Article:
VICTORIA – Canada’s food and agricultural policies are slated for renewal in 2008. This may be good news for the local communities and producers who currently bear the burden of most costs associated with the infrastructure that supports the current agri-food system. The producers and distributors of imported “cheap food” make no contribution to that infrastructure and do not provide other benefits to local society and ecosystems.
Two new memos recently released by Environmental Law Clinic (ELC) student Kendra Milne may prove to be useful tools for groups wishing to advocate for more positive policies.
Prepared for Edible Strategies, Milne’s first memo indicates how the supply management system in BC creates legal barriers for local food production and distribution. She also examines how provincial and federal trade agreements can make it difficult for small-scale producers to compete with corporate imports.
Milne’s second memo looks at solutions, challenges and areas for reform. She notes that while there are significant restrictions in supporting and encouraging local food production, “there is some international trade case law that supports trade restrictions based on environmental conservation.”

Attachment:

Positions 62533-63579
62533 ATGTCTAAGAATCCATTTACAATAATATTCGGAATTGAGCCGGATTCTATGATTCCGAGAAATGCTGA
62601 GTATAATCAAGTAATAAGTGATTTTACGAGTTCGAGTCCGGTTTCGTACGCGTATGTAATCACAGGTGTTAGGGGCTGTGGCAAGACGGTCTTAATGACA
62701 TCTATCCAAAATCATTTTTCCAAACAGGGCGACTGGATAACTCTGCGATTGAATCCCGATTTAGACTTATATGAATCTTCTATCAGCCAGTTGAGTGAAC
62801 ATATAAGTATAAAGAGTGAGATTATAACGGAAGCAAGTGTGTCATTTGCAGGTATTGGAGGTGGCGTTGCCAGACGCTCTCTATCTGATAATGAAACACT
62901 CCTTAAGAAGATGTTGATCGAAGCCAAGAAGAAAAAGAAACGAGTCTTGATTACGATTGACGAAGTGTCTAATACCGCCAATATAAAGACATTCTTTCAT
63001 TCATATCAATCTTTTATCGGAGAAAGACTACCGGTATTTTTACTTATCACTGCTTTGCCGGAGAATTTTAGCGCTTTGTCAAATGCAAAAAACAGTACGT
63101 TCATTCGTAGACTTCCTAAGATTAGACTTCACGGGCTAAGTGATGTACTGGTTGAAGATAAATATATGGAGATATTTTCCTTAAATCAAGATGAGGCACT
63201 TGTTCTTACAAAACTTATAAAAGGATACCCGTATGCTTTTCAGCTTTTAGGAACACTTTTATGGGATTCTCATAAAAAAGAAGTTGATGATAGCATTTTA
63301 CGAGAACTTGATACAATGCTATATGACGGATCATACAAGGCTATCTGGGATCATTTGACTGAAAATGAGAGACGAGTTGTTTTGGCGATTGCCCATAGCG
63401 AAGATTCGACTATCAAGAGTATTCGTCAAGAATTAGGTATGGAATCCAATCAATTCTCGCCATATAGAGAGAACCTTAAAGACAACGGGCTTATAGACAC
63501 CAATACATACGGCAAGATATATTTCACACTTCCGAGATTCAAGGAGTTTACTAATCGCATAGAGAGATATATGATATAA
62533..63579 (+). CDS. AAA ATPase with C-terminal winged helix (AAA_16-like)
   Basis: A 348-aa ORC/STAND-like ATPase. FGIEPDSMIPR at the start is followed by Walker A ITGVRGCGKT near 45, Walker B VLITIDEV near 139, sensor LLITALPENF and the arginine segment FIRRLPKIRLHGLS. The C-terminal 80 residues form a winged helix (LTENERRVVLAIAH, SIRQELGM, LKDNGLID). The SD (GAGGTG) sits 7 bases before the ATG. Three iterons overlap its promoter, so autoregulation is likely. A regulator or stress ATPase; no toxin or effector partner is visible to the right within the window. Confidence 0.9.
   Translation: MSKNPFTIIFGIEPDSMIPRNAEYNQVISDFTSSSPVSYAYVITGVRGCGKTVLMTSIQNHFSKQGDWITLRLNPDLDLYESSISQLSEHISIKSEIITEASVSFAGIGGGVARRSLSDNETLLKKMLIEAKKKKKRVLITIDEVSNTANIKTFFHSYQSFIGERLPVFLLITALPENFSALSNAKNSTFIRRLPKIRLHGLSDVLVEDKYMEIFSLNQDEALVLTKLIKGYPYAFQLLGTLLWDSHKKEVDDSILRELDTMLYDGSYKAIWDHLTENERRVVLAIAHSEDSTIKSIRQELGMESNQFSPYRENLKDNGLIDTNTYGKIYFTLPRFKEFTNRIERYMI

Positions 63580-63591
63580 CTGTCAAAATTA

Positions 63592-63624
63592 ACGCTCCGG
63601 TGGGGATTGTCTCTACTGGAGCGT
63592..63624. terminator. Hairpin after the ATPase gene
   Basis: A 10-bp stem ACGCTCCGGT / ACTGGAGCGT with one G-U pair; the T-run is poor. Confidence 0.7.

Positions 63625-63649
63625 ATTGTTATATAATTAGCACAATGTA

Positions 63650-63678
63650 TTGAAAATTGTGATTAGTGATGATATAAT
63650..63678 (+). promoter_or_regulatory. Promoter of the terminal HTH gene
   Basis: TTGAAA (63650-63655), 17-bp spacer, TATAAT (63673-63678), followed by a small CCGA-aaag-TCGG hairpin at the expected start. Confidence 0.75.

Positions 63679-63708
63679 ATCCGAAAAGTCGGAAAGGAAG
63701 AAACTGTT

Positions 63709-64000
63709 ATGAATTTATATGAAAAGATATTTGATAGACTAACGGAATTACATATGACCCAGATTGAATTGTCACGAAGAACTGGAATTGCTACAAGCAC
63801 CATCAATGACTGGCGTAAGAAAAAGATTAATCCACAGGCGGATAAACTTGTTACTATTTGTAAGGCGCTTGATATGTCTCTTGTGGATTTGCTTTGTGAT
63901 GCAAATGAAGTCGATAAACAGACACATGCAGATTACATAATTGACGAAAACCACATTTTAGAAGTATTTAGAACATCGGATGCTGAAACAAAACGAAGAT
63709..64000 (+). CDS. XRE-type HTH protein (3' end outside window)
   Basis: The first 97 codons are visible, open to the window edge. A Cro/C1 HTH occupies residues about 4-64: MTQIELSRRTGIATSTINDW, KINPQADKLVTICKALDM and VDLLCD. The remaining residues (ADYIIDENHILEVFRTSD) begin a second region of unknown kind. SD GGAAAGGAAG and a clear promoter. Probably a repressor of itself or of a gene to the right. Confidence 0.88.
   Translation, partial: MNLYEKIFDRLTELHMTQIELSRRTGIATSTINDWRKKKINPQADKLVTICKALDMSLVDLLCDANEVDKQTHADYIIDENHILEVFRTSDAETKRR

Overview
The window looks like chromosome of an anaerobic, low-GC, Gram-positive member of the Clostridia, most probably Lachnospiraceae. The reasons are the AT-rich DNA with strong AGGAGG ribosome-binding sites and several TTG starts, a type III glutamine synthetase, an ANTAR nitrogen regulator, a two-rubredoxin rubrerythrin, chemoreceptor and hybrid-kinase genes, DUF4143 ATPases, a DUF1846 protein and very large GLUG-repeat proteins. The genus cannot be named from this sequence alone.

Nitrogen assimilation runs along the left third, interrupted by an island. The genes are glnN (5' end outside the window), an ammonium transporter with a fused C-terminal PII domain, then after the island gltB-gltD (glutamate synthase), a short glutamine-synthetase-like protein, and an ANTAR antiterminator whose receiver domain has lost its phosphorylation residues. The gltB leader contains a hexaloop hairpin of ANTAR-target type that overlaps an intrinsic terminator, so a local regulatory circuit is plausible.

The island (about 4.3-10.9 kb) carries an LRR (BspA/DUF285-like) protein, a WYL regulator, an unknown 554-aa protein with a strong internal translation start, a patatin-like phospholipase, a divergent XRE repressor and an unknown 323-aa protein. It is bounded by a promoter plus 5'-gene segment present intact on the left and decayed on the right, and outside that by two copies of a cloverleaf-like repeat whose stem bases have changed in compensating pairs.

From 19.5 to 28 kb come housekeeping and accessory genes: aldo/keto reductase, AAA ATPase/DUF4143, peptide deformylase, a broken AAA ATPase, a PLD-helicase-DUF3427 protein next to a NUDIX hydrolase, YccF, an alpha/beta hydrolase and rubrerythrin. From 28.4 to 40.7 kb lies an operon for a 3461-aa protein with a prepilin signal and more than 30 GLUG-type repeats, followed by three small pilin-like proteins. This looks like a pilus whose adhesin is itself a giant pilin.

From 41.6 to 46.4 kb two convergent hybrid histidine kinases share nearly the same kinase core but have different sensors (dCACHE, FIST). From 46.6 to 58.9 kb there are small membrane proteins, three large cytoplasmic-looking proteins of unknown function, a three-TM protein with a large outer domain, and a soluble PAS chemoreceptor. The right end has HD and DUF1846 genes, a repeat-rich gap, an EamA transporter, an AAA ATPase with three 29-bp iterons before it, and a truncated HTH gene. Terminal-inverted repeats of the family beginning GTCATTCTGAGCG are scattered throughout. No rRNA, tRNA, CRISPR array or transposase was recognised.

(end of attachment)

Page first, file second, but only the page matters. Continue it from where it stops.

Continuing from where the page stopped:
In summary, the memos:
- lay out a brief map of agricultural regulation relating to food production and distribution in Canada,
- examine how the British Columbia supply management system may bar increased local food production and distribution,
- examine how inter-provincial and international trade agreements may restrict local food production
- summarize key cases that challenged trade agreement provisions on an environmental basis,
- examine possible room for a domestic support program geared towards encouraging local, sustainable agriculture; and
- examine other ways in which local food distribution could be encouraged or supported and how these initiatives have been interpreted in trade disputes.
Download PDF version of: Legal Barriers to Increased Local Food Production and Distribution
Download PDF version of: Trade Restrictions on Local Food Production and Distribution
PDF version of this media release: Reports Target Food and Agricultural Policy Reform
For further information, please contact: Frank Moreland firstname.lastname@example.org Edible Strategies website: